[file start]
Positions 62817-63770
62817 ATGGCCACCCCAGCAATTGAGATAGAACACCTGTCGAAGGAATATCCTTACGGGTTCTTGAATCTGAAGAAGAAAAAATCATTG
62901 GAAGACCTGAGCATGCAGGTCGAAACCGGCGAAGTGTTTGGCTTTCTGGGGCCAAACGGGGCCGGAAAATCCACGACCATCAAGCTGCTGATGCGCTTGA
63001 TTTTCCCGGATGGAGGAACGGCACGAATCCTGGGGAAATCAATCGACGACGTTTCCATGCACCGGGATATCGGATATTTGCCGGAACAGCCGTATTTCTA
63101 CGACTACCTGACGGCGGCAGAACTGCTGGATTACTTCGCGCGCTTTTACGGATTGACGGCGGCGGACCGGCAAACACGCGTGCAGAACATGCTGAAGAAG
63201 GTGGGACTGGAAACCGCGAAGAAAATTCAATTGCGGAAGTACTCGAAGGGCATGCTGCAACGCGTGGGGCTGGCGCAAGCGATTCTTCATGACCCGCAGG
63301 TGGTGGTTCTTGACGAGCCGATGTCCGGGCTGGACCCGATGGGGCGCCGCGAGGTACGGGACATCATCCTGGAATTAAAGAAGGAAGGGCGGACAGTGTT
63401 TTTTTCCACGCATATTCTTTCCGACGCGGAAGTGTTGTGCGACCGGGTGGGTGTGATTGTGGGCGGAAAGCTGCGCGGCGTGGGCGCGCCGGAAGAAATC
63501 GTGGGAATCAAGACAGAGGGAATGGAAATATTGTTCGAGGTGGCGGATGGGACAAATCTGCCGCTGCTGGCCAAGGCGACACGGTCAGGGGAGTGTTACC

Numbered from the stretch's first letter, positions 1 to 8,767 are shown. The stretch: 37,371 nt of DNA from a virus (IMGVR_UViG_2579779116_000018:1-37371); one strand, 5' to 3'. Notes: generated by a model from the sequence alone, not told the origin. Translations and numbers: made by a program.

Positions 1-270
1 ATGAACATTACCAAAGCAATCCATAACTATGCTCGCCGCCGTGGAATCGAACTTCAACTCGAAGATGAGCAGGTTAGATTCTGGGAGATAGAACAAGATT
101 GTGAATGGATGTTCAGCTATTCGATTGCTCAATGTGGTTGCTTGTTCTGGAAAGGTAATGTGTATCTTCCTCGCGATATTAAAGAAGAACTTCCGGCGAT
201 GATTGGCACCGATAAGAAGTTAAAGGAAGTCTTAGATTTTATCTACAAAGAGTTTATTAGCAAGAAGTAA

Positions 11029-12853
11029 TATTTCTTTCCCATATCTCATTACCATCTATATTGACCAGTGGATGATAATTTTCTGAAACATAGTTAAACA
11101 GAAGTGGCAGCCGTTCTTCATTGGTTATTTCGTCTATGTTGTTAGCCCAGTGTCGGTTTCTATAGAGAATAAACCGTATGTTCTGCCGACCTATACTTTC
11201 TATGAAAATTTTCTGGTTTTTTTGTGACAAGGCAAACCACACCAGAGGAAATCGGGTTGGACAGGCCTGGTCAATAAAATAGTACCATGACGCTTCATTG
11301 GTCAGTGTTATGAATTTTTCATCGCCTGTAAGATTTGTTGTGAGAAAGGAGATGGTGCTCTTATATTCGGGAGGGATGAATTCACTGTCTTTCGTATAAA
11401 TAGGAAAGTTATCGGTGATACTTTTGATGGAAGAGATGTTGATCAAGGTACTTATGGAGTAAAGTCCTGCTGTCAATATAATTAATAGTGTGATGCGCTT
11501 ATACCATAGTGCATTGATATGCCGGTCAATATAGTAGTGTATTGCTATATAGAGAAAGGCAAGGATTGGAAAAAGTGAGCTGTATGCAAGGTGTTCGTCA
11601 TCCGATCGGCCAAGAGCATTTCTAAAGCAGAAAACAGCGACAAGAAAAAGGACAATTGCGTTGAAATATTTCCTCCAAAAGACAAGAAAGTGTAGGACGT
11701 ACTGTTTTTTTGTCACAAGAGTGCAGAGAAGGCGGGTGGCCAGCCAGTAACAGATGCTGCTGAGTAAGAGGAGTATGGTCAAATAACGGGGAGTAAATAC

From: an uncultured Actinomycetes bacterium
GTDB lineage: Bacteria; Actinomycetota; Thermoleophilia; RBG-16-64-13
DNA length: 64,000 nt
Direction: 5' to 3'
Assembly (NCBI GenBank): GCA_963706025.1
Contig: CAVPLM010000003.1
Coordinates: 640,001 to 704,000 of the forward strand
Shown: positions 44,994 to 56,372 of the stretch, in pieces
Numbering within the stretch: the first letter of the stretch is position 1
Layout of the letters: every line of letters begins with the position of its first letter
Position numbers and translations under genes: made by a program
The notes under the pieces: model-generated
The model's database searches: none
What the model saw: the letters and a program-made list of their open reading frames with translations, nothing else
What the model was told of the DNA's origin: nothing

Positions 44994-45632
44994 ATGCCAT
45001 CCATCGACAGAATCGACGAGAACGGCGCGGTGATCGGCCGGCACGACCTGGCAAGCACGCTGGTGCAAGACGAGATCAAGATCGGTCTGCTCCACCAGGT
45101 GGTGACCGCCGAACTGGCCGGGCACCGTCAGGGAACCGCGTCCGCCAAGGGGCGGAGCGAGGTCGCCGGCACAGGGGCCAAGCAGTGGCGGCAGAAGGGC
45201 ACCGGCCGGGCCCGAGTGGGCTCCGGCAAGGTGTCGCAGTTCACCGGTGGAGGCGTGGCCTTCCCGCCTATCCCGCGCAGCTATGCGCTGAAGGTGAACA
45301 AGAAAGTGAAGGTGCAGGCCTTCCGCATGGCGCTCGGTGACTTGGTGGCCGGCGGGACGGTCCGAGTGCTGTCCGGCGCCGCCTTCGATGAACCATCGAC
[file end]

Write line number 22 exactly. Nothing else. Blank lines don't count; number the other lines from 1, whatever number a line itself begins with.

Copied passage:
11601 TCCGATCGGCCAAGAGCATTTCTAAAGCAGAAAACAGCGACAAGAAAAAGGACAATTGCGTTGAAATATTTCCTCCAAAAGACAAGAAAGTGTAGGACGT